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I've got the key, I've got the secret. I've got the key to another person's DJI drone account: Vids, info left open to theft
Luckily no one else spotted flaw before we did, say infosec bods who reported vuln
Chinese drone giant DJI has fixed a critical security hole that left its customer account data and quadcopter videos potentially up for grabs.
From March through September this year, DJI's customer records, many of which include sensitive data from drone flights, video footage, and owners' personal details, could have been stolen by online attackers.
The whole nine yards
Check Point security researchers this week said they found it was possible to steal account login credentials from DJI's customers, and use those secret keys to swipe info from the victims' accounts.
Specifically, the team found that, after logging in, DJI's web servers send your browser a cookie called
_meta_key, which is used to access its various platforms, which include its website, mobile app, and enterprise service. If you supply someone's
_meta_key token to DJI's apps or site, you effectively masquerade as that person.
After finding that a HTTP GET request to a
/mobile.php URL returned the logged-in user's
_meta_key cookie, the team realized if they can somehow get a user to inadvertently fetch that URL, they could obtain the magic cookie to unlock their mark's account.
Here's how that XSS would work: the thief would post on the DJI forums a malicious yet inviting link that, when clicked on by a curious logged-in user, would in actual fact request the aforementioned
mobile.php and direct the returned
_meta_key cookie to a web server of the hacker's choosing. That would place the key in the hands of the miscreant, who would then use it to raid the mark's account.
Check Point's eggheads also found they could compromise DJI's FlightHub, a service for enterprise drone users with both web and desktop client interfaces. The FlightHub account hijacking attack also relies on using stolen
Check Point found the flaw first and reported it through the DJI's bug bounty program, which was set up following a US Army memo in August 2017 directing military personnel to stop using DJI drones and software due to security concerns.
"In terms of the potential of data being taken, there has been no indication that the hole had been exploited by anyone outside of Check Point's research team," a Check Point spokesperson said in an email to The Register.
That's fortunate for the company because its data represents a theoretical treasure trove – drone flight records and photos that have been synced to DJI's cloud, user account and payment info, access to drone cameras, mics and map views in real time, and access to a live view of drone pilots' cameras and locations, for those using DJI's FlightHub software.
DJI characterized Check Point's findings as a validation of its bug bounty program. The vulnerability has been fixed up.
"This is exactly the reason DJI established our Bug Bounty Program in the first place," said Mario Rebello, veep and and country manager for North America at DJI, in a statement. "All technology companies understand that bolstering cybersecurity is a continual process that never ends."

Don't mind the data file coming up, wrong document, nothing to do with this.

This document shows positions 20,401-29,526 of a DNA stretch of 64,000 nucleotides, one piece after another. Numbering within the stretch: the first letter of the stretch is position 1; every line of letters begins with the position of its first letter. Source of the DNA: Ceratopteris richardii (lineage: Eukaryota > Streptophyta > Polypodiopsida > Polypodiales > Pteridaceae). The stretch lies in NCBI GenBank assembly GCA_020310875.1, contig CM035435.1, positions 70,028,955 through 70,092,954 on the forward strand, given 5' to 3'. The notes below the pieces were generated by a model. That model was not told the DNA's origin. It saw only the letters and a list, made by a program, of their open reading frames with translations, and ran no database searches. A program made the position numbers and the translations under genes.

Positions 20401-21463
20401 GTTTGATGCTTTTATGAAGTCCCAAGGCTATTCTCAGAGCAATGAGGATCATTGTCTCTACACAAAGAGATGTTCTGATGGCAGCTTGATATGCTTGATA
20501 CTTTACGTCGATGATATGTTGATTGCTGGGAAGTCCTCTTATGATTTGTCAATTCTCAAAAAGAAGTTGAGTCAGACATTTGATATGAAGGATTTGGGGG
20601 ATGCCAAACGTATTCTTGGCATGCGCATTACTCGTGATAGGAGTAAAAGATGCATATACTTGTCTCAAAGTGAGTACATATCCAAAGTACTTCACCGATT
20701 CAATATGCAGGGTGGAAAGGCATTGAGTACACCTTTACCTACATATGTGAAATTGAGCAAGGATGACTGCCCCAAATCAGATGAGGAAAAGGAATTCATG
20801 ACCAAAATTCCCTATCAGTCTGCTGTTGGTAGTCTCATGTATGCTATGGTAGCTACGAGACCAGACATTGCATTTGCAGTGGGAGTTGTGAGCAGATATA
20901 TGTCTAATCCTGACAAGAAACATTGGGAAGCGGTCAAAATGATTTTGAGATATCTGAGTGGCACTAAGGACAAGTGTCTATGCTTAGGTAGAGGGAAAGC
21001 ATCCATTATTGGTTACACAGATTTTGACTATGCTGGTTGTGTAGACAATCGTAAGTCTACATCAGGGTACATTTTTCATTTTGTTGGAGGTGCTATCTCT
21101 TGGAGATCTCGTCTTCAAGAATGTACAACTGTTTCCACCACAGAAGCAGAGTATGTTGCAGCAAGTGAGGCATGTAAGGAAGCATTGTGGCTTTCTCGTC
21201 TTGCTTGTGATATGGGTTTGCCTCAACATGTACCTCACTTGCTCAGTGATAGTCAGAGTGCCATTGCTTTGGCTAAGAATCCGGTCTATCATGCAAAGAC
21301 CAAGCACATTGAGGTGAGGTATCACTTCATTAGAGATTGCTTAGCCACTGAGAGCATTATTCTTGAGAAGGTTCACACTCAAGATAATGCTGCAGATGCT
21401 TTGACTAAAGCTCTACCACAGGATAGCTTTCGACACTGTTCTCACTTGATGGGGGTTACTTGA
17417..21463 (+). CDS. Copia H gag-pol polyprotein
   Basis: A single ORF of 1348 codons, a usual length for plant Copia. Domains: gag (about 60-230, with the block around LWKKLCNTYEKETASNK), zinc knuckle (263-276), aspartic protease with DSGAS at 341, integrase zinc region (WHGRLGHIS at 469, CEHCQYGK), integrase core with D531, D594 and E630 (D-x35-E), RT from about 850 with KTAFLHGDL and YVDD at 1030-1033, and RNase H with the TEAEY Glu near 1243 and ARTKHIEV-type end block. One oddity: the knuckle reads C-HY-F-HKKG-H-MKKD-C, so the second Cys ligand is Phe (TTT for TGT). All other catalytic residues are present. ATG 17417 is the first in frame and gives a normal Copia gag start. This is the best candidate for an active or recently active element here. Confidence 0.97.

The program has paid out $75,000 to 87 researchers for close to 200 reported flaws; Check Point did not accept an award for its report, which a company spokesperson said was standard for security companies.
Last year security researcher Kevin Finisterre also walked away from a DJI bug bounty prior to the program's formal establishment. In his report about finding publicly exposed DJI Skypixel keys for Amazon Web Services (AWS), he explained that the terms of DJI's award imposed unacceptable limits on his speech. And failing to agree to the terms put him at risk of liability under the Computer Fraud and Abuse Act if he revealed his findings.
DJI's spokesperson said the company's current bug bounty terms were put in place after the company's interaction with Finisterre.
Look after your own data
Perhaps coincidentally, DJI next year plans to offer its enterprise users a feature called Private Cloud Access, which will allow organizations to route data flowing to and from drones through their own servers rather than DJI's cloud.
Last year, DJI debuted something similar for individual customers called Local Data Mode, characterizing it as a privacy enhancement that keeps the DJI Pilot app from communicating over the internet.
If DJI's privacy and security push is intended to win back lost US government business, it hasn't worked so far: In May, the US Department of Defense banned the purchase of commercial, off-the-shelf drones (including DJI) in response to security concerns raised by US Senator Chris Murphy (D-CT).
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The ban followed an Immigration and Customs Enforcement bureau memo last year that claimed DJI has been providing data about US critical infrastructure, gathered via drone, to the Chinese government.
DJI has denied that charge, citing a security audit blessing the proprietary part of its code (much of it is open source).
But as a Chinese company during a trade war between the US and China, faced with persistent concerns in the US that Chinese technology firms cannot deny demands from the Chinese government to compromise their products, the drone maker may have to abandon every proprietary bit of code and kit before it can assuage US fears.
And even then, US-based drone makers, not to mention protectionist politicians, may see a competitive advantage in questioning whether any foreign drone company can be trusted. ®